Port to Pull Plug on Free Power


Free electricity. It's a perk enjoyed by private and commercial boat owners at the Ventura Harbor Village Marina for as long as anyone can remember.

And it's about to end.

The statewide power crunch that has swelled monthly electricity bills for residents and business owners has forced the Ventura Port District to end its longtime practice of paying monthly energy bills for boats docked at the 167-slip marina. Monthly rates could range as low as $10 for some private boat owners to more than $200 for large commercial fishing vessels.

"I'm not surprised," said Kristine Callahan, who lives aboard a sailboat. "I figured we eventually would have to pay. They weren't going to keep giving [electricity] away. They finally caught up with us."

Beginning Aug. 1, the Port District will charge slip tenants for the power they use.

If the action were not taken, port officials estimated, annual costs for power used by the boaters would jump 15% to 20% over last year's $70,000 bill.

It's that kind of number that makes Port District officials nervous and eager to cut costs, said Rick Echevarria, facilities manager for the district.

A study by the district's accounting department found that passing the higher electrical costs on to those using the power could mean a 75% drop in the marina's annual energy bill, Echevarria said.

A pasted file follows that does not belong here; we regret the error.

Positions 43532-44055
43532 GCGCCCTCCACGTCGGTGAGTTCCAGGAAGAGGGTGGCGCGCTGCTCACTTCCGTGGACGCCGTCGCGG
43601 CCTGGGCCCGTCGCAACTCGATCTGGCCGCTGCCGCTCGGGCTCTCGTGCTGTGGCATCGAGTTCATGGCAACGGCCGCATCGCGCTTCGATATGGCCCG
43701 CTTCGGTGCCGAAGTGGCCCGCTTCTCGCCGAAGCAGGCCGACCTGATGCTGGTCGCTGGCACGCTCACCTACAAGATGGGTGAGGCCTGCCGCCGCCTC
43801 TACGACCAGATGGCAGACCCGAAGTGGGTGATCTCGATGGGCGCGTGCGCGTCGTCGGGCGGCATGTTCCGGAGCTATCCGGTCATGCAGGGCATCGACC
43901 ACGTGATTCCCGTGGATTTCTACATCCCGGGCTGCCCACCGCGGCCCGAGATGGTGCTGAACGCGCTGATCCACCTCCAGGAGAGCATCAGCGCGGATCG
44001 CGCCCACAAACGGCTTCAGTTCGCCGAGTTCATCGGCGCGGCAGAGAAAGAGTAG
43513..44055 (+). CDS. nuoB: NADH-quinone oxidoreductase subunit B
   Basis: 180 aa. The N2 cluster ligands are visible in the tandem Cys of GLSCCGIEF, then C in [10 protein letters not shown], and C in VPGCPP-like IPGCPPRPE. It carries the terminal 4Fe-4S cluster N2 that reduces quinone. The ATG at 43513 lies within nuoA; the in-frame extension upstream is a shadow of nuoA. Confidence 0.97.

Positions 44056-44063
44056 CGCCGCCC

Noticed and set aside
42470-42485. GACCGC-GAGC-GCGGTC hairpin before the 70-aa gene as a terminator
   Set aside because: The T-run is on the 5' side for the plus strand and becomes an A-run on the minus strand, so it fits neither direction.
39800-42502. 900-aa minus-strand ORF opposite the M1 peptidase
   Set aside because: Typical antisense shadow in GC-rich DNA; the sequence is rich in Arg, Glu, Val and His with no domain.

Never underestimate the power of people to conserve when it hits their wallet, said Nancy Williams, a spokeswoman for Southern California Edison, calling the district's plan a good one.

"It's more than just the energy crisis. It's the sign of the times," she said. "People won't conserve until it starts hitting their pocketbooks. You use it, you pay for it."

Port officials looked at various ways to cut rising power costs before deciding to have tenants pay their own electricity bills.

"In the past the slip rates had always paid for the electricity bills," Echevarria said. "Electricity was always cheap. But it has gotten out of hand. Do we increase [slip] rates and make everybody pay for it?"

Callahan and other boat owners agreed that it has been nice to use electricity without worrying about the monthly bill. They also acknowledged that the practice was rare and was bound to end.

Most harbors in California charge boaters for electricity use, port officials said. In Ventura Harbor, privately managed marinas charge boaters for power.

Jerry Pool lives aboard his powerboat anchored behind his yacht sales business on the marina.

He estimates that his monthly bill will top out at about $200. "But it's no big deal for me," he says.

"I want to see the harbor make money," Pool said. "If they make money, I will make money. The Port District still pays for water. People waste a lot of stuff."

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